As our oestrogen starts to rollercoaster this can affect our serotonin levels, cue low mood. But we can help support our serotonin production through the food that we eat.
First off, we need to make sure we have regular intakes of one of the essential amino acids tryptophan. Tryptophan is the precursor to serotonin AND melatonin, so good to support sleep too, and can be found in chicken, oats, bananas, figs, dates, nut butter, oat cakes, milk, kiwis and tart cherry juice.
Oestrogen is a factor so for those of us not on HRT, phytoestrogens are helpful here. They are not oestrogen but exert a mild oestrogenic effect on the body. They are in a wide variety of foods including the soy family (tofu, tempeh, miso, edaname beans, organic soya yogurt) and lignans, the largest concentration is found in ground linseed / flaxseed and then smaller amounts in sesame seeds, brasicas like kale and pulses.
The sunshine vitamin D is also needed to help convert tryptophan to serotonin. Hence why low levels can cause SAD syndrome.
Zinc is also essential – and why alcohol can affect our mood and sleep as zinc is needed to detox alcohol and can reduce stores. From pumpkin seeds, sesame seeds (tahini!), lean red meat, raw chocolate and crustaceans like prawns.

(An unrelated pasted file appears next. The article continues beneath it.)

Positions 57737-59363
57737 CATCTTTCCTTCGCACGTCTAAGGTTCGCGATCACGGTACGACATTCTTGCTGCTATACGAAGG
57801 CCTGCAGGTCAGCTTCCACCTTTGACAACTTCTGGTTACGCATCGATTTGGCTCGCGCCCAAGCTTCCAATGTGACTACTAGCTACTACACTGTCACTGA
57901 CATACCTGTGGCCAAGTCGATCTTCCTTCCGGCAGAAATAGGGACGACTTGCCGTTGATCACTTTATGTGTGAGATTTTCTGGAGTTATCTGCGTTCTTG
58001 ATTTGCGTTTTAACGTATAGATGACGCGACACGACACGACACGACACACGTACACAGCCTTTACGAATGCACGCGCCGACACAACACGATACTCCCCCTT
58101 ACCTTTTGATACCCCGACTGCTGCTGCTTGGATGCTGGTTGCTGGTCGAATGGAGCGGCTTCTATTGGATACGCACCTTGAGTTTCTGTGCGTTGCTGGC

Mighty magnesium which is nature’s tranquilser which also supports our happiness neurochemical. It also helps to modulate the very excitory neurotransmitter called glutamate. Found in green leafy veg, pumpkin seeds, avocado, black beans and Epsom salts.
B6 is a super important vitamin for our hormonal health and our nervous system too as it helps support serotonin synthesis (and dopamine too – needed for motivation). Found in salmon, eggs, beef, cheese, sweet potato and spinach.
Omega 3 dexaenoic acid (DHA) helps support the serotonin pathway by making several types of serotonin receptors more sensitive to serotonin. Omega 3 also helps to reduce inflammation which has been positively indicated to help support low mood.
Our gut has the most nerve endings outside of the central nervous system – it is part of the enteric nervous system (from the oesophagus to the rectum), which communicates with the brain through the vagus nerve, and the brain to the gut. We make around 95% of our serotonin in the gut which is why the gut is linked to mood and why probiotics have been reserached to be mood modulators. The biggest way we can support our gut is to up our plants. Aim for 30+ unique plants per week and move up to 40+ and 50+. These can include fruit and veg, herbs and spices, pulses and legumes, nuts and seeds and non gluten grains.